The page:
Zelda ST fttr.png

Final Battle

Early final battle level geometry.

Zelda ST rmb2.png

Water Boss v0

This is a very early, rough version of the Water boss arena. It only contains rough geometric shapes and crude textures, and is usually the first step in creating a map from a piece of concept art.

Zelda ST rmbw.png

Water Boss v1

This is a different version of the Water Temple boss arena. Differences include the arcs surrounding the central structure having different, jagged shapes and more natural textures compared to the final one.

The platforms Link uses to climb towards the pool at the top of the central structure where he fights the boss are also slightly different, and the entrance to the map is part of the platforms and not the central structure, as can be seen by the lack of an entrance in the unused model screenshot above.

Top of the Tower of Spirits

Early Top of the Tower of Spirits level geometry.

Zelda ST rmn5.png

Tower of Spirits Staircase

Early Tower of Spirits staircase interior. There are 4 versions of this, bottom, two middle ones, and the top. They all look the same though, so they're omitted here.

Zelda ST rmk0.png

Hyrule Town

Early model of Hyrule Town. There are three other versions of this.

Zelda ST town.png

Hyrule Town 2

Different version of Hyrule Town. There are three versions of this, TRGE, TRDA and TRBF. They all look identical, so only one is shown here. (From the abbreviation, it can be deduced that some of those were used as placeholders for stations on the train map.)

Zelda ST trge.png

Byrne Fight

Early version of the Byrne Fight Arena. (Called 'b_tower2' internally.)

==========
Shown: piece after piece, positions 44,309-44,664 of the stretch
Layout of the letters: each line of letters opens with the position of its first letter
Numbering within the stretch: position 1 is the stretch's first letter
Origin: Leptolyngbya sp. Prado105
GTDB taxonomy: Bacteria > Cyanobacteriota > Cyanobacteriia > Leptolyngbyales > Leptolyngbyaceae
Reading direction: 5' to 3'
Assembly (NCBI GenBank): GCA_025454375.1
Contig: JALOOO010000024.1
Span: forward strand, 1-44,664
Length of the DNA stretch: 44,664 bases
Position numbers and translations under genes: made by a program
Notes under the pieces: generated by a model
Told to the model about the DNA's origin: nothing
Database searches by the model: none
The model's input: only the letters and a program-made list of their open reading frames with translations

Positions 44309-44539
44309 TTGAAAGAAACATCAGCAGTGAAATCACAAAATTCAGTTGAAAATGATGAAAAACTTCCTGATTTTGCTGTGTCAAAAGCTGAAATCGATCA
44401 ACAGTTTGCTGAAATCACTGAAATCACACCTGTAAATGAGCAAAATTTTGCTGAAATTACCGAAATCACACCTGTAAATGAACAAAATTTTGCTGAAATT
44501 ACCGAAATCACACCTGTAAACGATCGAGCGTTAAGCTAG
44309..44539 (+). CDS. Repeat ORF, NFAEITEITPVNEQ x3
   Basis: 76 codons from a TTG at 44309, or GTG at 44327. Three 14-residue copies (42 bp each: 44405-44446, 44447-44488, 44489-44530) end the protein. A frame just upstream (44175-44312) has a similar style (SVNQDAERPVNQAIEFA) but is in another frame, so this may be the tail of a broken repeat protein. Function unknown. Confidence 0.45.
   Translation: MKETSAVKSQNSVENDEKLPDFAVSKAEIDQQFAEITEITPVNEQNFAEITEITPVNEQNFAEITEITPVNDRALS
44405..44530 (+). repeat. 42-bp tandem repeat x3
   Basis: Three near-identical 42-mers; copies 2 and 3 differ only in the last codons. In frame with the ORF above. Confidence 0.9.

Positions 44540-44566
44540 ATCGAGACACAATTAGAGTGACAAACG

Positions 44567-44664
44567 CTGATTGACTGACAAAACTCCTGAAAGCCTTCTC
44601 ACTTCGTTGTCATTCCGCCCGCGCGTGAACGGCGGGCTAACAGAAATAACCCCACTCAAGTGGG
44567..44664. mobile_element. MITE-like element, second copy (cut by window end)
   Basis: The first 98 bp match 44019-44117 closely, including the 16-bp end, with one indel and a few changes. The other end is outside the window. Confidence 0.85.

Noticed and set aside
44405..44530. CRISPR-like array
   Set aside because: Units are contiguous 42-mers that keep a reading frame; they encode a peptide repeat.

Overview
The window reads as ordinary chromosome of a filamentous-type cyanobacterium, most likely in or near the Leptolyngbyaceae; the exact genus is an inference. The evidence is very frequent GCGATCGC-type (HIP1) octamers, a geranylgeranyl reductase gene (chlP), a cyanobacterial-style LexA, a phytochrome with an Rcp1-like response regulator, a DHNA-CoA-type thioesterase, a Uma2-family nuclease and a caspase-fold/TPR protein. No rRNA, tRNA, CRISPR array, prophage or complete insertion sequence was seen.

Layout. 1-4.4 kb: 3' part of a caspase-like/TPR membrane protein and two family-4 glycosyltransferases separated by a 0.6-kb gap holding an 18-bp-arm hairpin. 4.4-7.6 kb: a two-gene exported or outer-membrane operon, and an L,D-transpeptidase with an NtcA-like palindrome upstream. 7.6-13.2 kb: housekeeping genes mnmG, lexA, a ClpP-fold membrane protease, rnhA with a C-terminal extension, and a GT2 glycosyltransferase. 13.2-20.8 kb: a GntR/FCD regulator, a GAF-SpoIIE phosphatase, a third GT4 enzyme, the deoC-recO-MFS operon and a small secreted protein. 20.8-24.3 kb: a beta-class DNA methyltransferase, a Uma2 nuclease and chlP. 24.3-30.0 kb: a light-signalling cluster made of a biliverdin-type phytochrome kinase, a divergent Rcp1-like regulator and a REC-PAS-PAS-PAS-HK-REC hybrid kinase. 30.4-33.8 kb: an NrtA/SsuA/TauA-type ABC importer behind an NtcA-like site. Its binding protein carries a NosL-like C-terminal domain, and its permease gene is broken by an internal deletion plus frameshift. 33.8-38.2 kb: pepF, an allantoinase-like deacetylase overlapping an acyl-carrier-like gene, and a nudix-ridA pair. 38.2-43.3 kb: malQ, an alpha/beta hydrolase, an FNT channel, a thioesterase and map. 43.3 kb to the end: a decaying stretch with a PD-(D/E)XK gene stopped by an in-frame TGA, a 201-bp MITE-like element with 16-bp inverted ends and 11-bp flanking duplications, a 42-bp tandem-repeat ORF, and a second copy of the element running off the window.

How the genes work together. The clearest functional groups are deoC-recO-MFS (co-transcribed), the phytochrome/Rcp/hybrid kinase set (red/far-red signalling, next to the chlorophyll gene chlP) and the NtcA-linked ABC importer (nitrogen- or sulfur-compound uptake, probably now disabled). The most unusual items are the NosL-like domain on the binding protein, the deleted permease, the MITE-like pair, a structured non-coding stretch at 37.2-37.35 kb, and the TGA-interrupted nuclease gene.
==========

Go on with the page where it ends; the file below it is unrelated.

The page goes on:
Zelda ST inbd.png

E3 Overworld Map

Early version of the overworld forest map from the E3 Demo.

Zelda ST e3train.jpg

This corresponds to this minimap:


Note that there is some geometry outside of the area shown in the minimap.
The various odd missing surfaces are due to this being supposed to be viewed from a train perspective, not a birds eye view.

Unused Music

To do:
Compare the updated versions with the old versions.

Two unused music tracks from Phantom Hourglass were carried over to Spirit Tracks. They both use slightly different instruments and echo effects, hinting that these updated versions were meant to be used.

The Boss Battle theme is sandwiched between the Cole/Possessed Zelda battle music, and the "Protect Zelda from Possessed Cole" battle music, so it may have been meant to play for one of those battles, or in an entirely separate part of the final boss.

Boss Battle

Great Sea

Unused Graphics

Byrne's Mouth

Byrne has a fully textured mouth, but the player can never see it since it's always covered by his scarf.

Zelda ST deagnoScarf.png

Placeholder Textures

A bunch of placeholder textures were left over in the MapObj folder.

Found in HOT0.nsbtx, the Japanese text translates to 'Merchant'.

Zelda ST tekiyaT.png
Found in HOT1.nsbtx.

Zelda ST minkaT1.png
Found in HOT2.nsbtx.

Zelda ST l1clr.png Zelda ST l2clr.png Zelda ST l3clr.png Zelda ST l4clr.png
All of these were found in DRMC.nsbtx. The Kanji symbols translate to 'Forest', 'Snow', 'Water' and 'Fire' respectively. Presumably, these were used as placeholders for the realm symbols.

Debugging Leftovers



A debug font that is similar to the font used in the FDS version of The Legend of Zelda.

Unused Text

Alongside the debug font, there is this odd-looking text file.


// This file was generated by g2dcvtr.exe converter.

// Avoid editting this file.

// creation date ==> 02/16/09.


#define    NANR_DebugFont_CellAnime0    0 // コメント未設定